Moving on a decade plus and the Blue Öyster Cult-referencing Heavy Metal Fruit (whadd'ya mean, you didn't know that?) carries on the good work, combining intricate heavy rock with intelligent jamming, best heard on opener Starhammer and twenty-minute, four-part closer Gullible's Travails (ho ho). The band used Kåre (Christoffer) Vestrheim (Gluecifer, Morten Harket)'s M400, seemingly played by its owner, with a major string part on Starhammer, complete with pitchbends, more strings (although the brass appears to be real) on X-3, possible strings and definite flutes on The Bomb-Proof Roll And Beyond and strings and flutes throughout Gullible's Travails. All in all, another great Motorpsycho album, easily matching the standards set by 2008's Mellotron-free Little Lucid Moments.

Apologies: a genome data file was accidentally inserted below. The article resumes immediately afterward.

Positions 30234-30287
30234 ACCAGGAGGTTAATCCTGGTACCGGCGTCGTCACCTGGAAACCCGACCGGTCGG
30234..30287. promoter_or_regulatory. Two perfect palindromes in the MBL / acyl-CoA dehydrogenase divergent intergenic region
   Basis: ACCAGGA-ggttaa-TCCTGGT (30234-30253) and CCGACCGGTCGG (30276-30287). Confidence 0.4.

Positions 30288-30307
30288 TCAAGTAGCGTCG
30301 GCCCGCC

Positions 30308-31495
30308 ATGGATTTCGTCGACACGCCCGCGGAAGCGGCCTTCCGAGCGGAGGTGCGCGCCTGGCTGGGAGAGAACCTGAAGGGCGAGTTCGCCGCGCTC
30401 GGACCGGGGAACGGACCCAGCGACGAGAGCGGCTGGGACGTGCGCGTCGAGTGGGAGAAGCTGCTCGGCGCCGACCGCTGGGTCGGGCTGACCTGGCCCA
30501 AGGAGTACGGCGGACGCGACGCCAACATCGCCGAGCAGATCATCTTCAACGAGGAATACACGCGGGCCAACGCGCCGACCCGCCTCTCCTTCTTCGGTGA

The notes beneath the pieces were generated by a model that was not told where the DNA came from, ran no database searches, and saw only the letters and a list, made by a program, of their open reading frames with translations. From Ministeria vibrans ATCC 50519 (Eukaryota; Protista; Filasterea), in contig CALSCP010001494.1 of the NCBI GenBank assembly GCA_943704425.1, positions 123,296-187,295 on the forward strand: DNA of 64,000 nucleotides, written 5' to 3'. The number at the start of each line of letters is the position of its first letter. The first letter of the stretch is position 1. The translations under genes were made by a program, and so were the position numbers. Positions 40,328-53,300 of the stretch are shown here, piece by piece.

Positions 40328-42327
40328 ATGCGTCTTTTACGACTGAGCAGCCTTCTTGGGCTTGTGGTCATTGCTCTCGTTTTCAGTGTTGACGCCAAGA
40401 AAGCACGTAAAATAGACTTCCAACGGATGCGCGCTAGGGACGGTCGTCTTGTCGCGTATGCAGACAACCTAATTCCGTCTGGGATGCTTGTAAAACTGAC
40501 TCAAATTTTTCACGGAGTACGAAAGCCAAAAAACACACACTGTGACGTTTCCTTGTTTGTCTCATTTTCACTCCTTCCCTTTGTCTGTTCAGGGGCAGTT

2012's The Death Defying Unicorn (subtitled A Fanciful & Fairly Far-Out Musical Fable), credited to the band and arranger Ståle Storløkken, is yet another double-disc release (HOW do they write so much good material?), heavily featuring the Trondheim Jazz Orchestra. The album opens in full-blown avant-prog style on Out Of The Woods, bordering-dissonant brass and string sections duking it out, a trend that continues throughout the bulk of the album's eighty-minute-plus length. Under the umbrella of avant-, the band covers a multitude of styles, shifting between the jazz jamming of Through The Veil, Doldrums' 20th Century classical approach, the epic vocalising of Oh, Proteus - A Prayer, the electronic experimentation of Sculls In Limbo and Mutiny!'s eight minutes of balls-out rock jamming. With a jazz orchestra. Vocally, I'm remind of (of all bands) XTC in places, although I'm not sure why; something to do with the angular melodies? You know, in some ways, Motorpsycho have actually progressed right out of any 'rock' genre into modern composition, admittedly with rock elements, sometimes major ones, but you won't hear the atonality employed here in any other ensemble outside of the experimental jazz or modern classical areas. Or perhaps it's all Storløkken's work? My favourite moments? Probably Through The Veil and Mutiny!, complete with its amusing little homage to Yes' 90125 classic Changes (I presume it was deliberate...), but even the 'difficult bits' here weren't enough to put me off. Vestrheim on Mellotron again, with a harmony flute part on The Hollow Lands, an authentically clicky flute line on Into The Gyre, background choirs on Oh, Proteus - A Prayer, an upfront string part towards the end of Mutiny! and traces of strings and flutes on closer Into The Mystic.